MRI-based timing of stroke lesions has been previously investigated in detail, with DWI-FLAIR mismatch being a predictor of stroke onset within 4.5 h (36), leading on to an ongoing clinical trial (41). While MRI-based methods have been more widely studied (36), perfusion CT-based evaluations are limited (42, 43). Given the ease of access, shorter scanning times, lower cost, and less susceptibility to movement artefacts (11, 44), CTp has potential clinical utility and has been successfully compared to MRI-based methods in acute stroke (45).
One potential issue with using quantitative thresholds to identify the penumbra and core using CTp that could account for our marginal findings, is the lack of formal validation so far, resulting in various groups using different data processing and perfusion variables and thresholds (10, 46). Generally, penumbral imaging holds potential promise to clinical translation, although a number of early trials of treatments using these methods have been negative (47). There are a number of limitations of these studies including methodological variability and lack of evaluation in an early time window due to previous evidence being based on plain CT imaging. More recently, two positive trials used CTp and quantitative perfusion thresholds to select optimal candidates to evaluate new thrombolytic agents (20) and endovascular intervention (21), may lead to changes in practice in due course.
Our data show that collateral response does not change over time in the early window we studied. One explanation is that collateral response may be intrinsically variable in individuals with proximal occlusions and thus, either present or not (48). It is in turn feasible that the collateral status affects the relationship between the penumbra ratio and time, complicating the across-subject relationship. For instance, one would expect that if there are good collaterals, the ratio would remain higher for a longer period, until the penumbral tissue has exhausted its energy reserve and proceeds to infarction (13, 14). Thus, the difference in collaterals between individuals may explain why time only trended toward association with penumbra ratio, as the rate of conversion to an ischemic core is dependent on not only time, but also the presence or absence of efficient collaterals in any given individual. Our small sample size precludes a meaningful multivariate analysis to answer these questions. Future studies with larger patient populations are thus needed.
Thus far published CT-based characterization of “wake up/strokes of unclear onset” have not been able to identify any specific features compared to those events where the time of onset is known (33, 35, 49, 50), with the exception of one study that found higher frequency of hypodensity on non-contrast CT in the “wake up/unclear onset” group (33). Heterogeneity in time since onset may be one reason. There is some evidence in clinical studies that stroke on awakening may develop shortly prior to presentation unlike unwitnessed stroke due to other reasons (33, 51) and thus, at least in a subset of patients where time of symptom onset is not known, CTp parameters that we describe may have role. However, we acknowledge that the lack of patients beyond the 4.5-h window is a clear limitation of our study with respect to wake up/unknown time of onset strokes. Larger studies with patients beyond this time window may help confirm the trends we demonstrate in our quantitative data and ASPECTS derived metrics. We studied patients in the time window for current thrombolysis license (52) due to the observational nature of our study. However, given the current clinical evidence-based guidelines or thrombolysis in stroke cover the first 4.5 h post ictus, our study may also have utility in this very clinical setting.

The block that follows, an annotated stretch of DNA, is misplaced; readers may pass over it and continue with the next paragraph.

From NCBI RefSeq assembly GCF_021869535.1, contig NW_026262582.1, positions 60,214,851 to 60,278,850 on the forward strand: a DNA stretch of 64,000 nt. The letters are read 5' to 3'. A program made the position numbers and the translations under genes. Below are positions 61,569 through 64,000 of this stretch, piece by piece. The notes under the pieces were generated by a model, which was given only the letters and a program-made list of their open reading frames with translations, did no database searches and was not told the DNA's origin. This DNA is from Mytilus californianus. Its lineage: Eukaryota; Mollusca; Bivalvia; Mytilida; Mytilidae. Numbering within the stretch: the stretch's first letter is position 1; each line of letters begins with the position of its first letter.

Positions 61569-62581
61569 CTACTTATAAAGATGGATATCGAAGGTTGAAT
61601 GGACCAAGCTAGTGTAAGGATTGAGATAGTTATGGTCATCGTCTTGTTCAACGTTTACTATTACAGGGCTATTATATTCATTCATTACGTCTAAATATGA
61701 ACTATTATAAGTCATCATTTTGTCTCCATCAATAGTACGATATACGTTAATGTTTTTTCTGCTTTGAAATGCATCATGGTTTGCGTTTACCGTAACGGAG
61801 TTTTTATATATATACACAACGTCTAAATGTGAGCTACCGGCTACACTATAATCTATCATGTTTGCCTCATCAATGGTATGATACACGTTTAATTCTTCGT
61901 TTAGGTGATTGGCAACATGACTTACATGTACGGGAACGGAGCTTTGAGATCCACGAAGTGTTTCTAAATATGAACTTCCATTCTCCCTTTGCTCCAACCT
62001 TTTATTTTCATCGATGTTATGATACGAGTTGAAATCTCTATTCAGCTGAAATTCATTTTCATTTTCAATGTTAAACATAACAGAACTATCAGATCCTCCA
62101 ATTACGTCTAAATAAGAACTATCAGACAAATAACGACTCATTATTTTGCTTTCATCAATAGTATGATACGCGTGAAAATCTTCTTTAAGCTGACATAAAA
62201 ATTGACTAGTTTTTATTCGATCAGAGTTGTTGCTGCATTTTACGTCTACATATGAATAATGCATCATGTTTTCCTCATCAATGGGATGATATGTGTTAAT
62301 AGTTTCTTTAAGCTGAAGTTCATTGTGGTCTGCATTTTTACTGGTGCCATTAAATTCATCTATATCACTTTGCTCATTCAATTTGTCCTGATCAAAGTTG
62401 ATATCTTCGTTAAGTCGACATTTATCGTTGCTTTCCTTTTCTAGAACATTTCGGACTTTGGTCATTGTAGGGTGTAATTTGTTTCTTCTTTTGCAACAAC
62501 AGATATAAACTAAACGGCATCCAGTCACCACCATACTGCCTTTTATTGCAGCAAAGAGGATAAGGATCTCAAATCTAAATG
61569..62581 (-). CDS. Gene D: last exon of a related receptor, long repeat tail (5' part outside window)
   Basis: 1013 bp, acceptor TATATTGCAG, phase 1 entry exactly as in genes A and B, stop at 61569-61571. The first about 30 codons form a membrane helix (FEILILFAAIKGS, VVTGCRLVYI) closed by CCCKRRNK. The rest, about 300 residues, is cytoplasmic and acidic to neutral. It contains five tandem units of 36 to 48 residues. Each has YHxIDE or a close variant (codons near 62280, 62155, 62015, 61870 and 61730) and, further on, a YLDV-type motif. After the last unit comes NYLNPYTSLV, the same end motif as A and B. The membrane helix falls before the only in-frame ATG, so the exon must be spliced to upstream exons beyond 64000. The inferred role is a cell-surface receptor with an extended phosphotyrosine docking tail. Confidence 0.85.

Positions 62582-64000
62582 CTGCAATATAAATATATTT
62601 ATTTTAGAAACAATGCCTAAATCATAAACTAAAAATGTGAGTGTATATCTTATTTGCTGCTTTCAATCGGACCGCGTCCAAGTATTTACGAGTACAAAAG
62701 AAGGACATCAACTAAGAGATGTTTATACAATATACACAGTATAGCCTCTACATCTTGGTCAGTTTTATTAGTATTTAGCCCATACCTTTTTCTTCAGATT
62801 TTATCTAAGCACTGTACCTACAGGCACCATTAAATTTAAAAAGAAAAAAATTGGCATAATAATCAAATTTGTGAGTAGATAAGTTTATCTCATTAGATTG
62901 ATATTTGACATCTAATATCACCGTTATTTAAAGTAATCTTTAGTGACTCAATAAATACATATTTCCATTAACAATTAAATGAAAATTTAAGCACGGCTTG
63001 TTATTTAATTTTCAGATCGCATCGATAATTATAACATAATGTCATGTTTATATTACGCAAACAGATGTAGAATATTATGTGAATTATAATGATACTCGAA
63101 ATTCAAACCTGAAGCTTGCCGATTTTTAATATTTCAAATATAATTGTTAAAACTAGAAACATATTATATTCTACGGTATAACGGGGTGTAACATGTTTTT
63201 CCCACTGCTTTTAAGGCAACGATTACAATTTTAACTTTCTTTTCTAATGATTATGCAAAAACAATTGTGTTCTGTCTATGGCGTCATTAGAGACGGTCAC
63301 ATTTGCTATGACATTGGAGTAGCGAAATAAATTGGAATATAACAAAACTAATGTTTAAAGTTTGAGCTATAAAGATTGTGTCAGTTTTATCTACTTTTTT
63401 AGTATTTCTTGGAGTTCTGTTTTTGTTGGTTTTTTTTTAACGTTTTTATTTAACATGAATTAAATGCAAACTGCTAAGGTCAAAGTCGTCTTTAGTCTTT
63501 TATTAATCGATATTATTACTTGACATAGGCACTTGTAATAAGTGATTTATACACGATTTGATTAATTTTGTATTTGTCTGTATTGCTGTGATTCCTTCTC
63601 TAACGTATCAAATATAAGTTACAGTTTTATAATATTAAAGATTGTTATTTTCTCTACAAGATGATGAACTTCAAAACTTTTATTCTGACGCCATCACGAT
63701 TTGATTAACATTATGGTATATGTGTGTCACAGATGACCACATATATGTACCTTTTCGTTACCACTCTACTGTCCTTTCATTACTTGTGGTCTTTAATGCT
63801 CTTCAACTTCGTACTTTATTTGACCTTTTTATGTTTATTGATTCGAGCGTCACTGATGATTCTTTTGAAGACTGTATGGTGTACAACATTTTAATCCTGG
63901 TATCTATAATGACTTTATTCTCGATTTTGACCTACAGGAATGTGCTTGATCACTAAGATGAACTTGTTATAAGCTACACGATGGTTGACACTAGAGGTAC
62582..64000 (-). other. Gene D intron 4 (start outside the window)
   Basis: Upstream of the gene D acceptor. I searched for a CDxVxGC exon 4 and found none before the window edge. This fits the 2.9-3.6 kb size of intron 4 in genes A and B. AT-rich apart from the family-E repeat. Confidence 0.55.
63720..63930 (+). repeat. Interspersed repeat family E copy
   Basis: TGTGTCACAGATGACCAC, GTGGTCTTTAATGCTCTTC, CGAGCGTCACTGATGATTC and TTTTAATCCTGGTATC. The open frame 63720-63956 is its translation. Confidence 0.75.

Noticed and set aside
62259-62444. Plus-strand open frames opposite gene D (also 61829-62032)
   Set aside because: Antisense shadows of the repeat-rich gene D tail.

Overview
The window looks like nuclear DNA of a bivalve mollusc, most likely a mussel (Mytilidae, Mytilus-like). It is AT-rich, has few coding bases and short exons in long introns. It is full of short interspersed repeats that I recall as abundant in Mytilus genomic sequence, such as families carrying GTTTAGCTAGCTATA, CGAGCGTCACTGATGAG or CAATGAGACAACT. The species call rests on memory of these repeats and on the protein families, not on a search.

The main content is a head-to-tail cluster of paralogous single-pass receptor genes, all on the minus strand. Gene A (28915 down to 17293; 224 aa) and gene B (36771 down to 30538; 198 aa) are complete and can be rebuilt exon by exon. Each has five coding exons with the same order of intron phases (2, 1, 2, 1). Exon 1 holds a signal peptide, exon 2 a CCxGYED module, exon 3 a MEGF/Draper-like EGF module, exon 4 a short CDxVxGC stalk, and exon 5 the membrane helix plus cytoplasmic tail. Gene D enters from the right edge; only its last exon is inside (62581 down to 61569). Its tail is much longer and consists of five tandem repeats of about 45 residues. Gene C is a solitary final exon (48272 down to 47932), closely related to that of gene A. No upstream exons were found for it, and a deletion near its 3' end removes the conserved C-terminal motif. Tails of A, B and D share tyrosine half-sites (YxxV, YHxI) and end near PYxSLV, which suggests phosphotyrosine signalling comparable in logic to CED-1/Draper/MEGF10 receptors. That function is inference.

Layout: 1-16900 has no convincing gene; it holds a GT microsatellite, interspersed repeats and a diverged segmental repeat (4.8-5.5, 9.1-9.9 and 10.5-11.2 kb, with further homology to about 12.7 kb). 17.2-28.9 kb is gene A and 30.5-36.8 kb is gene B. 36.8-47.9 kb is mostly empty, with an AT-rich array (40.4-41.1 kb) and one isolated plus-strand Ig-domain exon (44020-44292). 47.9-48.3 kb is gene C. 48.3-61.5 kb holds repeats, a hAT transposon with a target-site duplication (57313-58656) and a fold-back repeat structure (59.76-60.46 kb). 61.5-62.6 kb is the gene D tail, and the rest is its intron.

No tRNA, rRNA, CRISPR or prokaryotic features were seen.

Another confound of our study, which may explain why we were unable to detect statistically significant relationships in our quantitative data, is the small sample size. Larger datasets of patients in longer time windows are needed to confirm the trends that we demonstrate, both, with respect to the quantitative findings and the visual assessment-based findings. We also recognize that the visual assessment approach could be improved further, particularly for CBF, while future studies will need to assess optimal thresholds when applying the quantitative method, which may provide more reliable clinically applicable indices.
In this pilot study of patients with proximal arterial occlusions, we find some evidence towards a relationship between CTp and time since onset within the currently licensed thrombolysis window, which if confirmed in larger studies with broader inclusion times, could have implications in the clinical setting of strokes of unknown onset time.
Conflict of Interest Statement
The authors declare that the research was conducted in the absence of any commercial or financial relationships that could be construed as a potential conflict of interest.
SA and EAW received support from a National Institute of Health Research (UK) Biomedical Research Centre grant to the Department of Clinical Neurosciences.
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Keywords: CT perfusion, collaterals, stroke, time, onset
Citation: Agarwal S, Matys T, Marrapu ST, Scoffings DJ, Mitchell J, Jones PS, Baron J-C and Warburton EA (2015) Is CT-based perfusion and collateral imaging sensitive to time since stroke onset? Front. Neurol. 6:70. doi: 10.3389/fneur.2015.00070
Received: 31 January 2015; Accepted: 15 March 2015;
Published online: 09 April 2015.
Edited by:Argye Hillis, Johns Hopkins University School of Medicine, USA
Reviewed by:Nerses Sanossian, University of Southern California, USA
Elisabeth Breese Marsh, Johns Hopkins School of Medicine, USA
Copyright: © 2015 Agarwal, Matys, Marrapu, Scoffings, Mitchell, Jones, Baron and Warburton. This is an open-access article distributed under the terms of the Creative Commons Attribution License (CC BY). The use, distribution or reproduction in other forums is permitted, provided the original author(s) or licensor are credited and that the original publication in this journal is cited, in accordance with accepted academic practice. No use, distribution or reproduction is permitted which does not comply with these terms.
*Correspondence: Smriti Agarwal, Clinical Neurosciences, Addenbrooke’s Hospital, R3, Box 83, Hills Road, Cambridge CB2 2QQ, UK e-mail: firstname.lastname@example.org